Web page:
Swedish data brokers claim journalists’ legal protection to evade EU law

Would you like a license to break the law? Sweden may be your dream destination: Thanks to a loophole in national law, large data brokers like MrKoll can simply obtain a “media licence”, exempting their entire business from all obligations under the EU’s strict privacy laws. This deprives millions of Swedes of their fundamental right to privacy. noyb has now filed a complaint against MrKoll in Sweden that challenges this practice.

Person standing on a press badge with the Swedish flag. In One hand he holds a briefcase with personal data, in the other hand a symbolic representation for personal data. To the right, there are hands offering money for said data.

A highly problematic loophole in Swedish law. In Sweden, anyone can get a media license and get exempt from the GDPR. While Article 85 of the GDPR allows member states to limit the application of some elements of the GDPR in the area of journalism (to e.g. protect sources or undercover investigations), Sweden took a brute force approach to this exception. Swedish national legislation makes it extremely easy to obtain a “media licence”, even if a company's activities are not even remotely related to those of a news outlet and clearly just focused on sharing and selling personal data. Even data brokers, meaning privately operated companies that buy and sell the personal data of millions of people without their knowledge, can use this loophole to exempt themselves from any obligations under the GDPR. This deprives the people of their fundamental right to privacy and exposes their most intimate data to the internet.

Your most personal data, available to everyone. One of Sweden’s largest data brokers, MrKoll (“koll” is Swedish for “checking” on other people), illustrates this issue very well. The company has data on almost the entire Swedish population and makes a profit by selling it to anyone who’s interested without a single safeguard or restriction. The data sold includes not only people’s names, surnames, dates of birth, telephone numbers, home and work addresses. The company also has data on real estate values, the car they drive, pending civil proceedings, penalties, criminal records and detailed case records. Almost all of the information is provided directly by the Swedish authorities. There is even a list of the most searched for people on the data broker’s website.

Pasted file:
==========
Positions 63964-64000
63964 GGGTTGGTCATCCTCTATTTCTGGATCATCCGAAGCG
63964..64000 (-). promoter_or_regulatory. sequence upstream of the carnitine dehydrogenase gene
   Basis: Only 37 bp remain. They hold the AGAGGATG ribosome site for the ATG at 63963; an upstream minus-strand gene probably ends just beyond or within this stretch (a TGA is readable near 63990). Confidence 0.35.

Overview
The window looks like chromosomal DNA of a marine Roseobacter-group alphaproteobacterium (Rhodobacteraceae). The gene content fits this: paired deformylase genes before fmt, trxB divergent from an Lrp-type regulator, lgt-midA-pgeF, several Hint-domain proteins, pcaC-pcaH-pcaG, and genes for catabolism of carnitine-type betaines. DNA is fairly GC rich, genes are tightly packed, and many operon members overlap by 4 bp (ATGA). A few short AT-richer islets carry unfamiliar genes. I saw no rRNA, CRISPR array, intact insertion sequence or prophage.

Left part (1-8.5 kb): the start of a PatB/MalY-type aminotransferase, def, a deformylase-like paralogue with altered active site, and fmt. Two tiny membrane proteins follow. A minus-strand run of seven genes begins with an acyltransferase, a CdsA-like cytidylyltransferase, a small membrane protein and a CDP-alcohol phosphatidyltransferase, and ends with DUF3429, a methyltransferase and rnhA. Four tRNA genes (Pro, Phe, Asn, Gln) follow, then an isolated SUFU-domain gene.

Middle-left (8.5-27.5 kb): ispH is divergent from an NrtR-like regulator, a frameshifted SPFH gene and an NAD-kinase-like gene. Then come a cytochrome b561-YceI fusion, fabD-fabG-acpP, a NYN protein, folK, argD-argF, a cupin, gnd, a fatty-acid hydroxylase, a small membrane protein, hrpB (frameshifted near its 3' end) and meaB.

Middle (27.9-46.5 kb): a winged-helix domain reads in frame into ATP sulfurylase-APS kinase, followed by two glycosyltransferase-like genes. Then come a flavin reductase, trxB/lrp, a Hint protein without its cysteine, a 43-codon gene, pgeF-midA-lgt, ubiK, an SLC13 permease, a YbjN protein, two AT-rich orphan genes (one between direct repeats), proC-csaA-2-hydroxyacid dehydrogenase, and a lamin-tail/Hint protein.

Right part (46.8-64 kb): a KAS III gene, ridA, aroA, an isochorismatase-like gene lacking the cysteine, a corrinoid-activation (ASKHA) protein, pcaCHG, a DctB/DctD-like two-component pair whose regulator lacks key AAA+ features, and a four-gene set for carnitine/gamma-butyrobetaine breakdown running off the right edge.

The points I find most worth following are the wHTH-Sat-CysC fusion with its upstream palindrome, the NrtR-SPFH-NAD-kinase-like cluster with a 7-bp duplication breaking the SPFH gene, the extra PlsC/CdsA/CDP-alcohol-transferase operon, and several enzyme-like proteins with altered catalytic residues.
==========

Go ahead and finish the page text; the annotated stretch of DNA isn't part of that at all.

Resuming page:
Stefano Rossetti, data protection lawyer at noyb: “The business model of data brokers such as MrKoll has nothing to do with journalism. On the contrary, the company puts people at risk by offering their personal data for sale online to anyone who is interested. The Swedish authorities must finally put an end to this abuse of a law originally intended to protect journalists.”

Personal data used by gangs and criminals. One example of what the public sale of data by companies like MrKoll can lead to is illustrated by a “Guardian” report about rival gangs using data brokers to learn the geographical location of their opponents to carry out attacks. According to the article, these bombings and attacks did not spare innocent lives. Just last year, the 24-year old Soha Saad, an aspiring teacher, was mistakenly killed by an explosive. This is just one of many examples. Information about people’s addresses, their income, the value of their homes or possible room mates enables stalking and makes life much easier for robbers. This is made worse by the fact that, contrary to Article 17 GDPR, which usually gives everyone a right to object to the use of their personal data, there is currently no way to have your data deleted from MrKoll’s website. The complainant’s request to have his data deleted was rejected on the grounds that "the database is not affected by the General Data Protection Regulation (GDPR)" because of MrKoll’s media license

Sophia Hassel, trainee lawyer at noyb: The MrKoll case highlights why there are strict limitations when Member States want to deviate from the GDPR. Giving data brokers carte blanche to ignore EU law should be clearly seen as a step too far.”

Complaint filed with Swedish authority. noyb has now filed a complaint with the Swedish data protection authority (IMY). MrKoll has refused the complainant’s request to delete his data, thereby violating his rights under Article 17 GDPR. noyb requests that MrKoll delete the complainant’s data and notify all recipients of the deletion. noyb also requests that the DPA orders an absolute prohibition of any further processing of the complainant’s data. If the Swedish authority should reject this complaint on the basis of the above-mentioned national law, noyb is fully prepared to take the next step and appeal to the Stockholm Court in order to stop the misuse of media licenses by data brokers in general.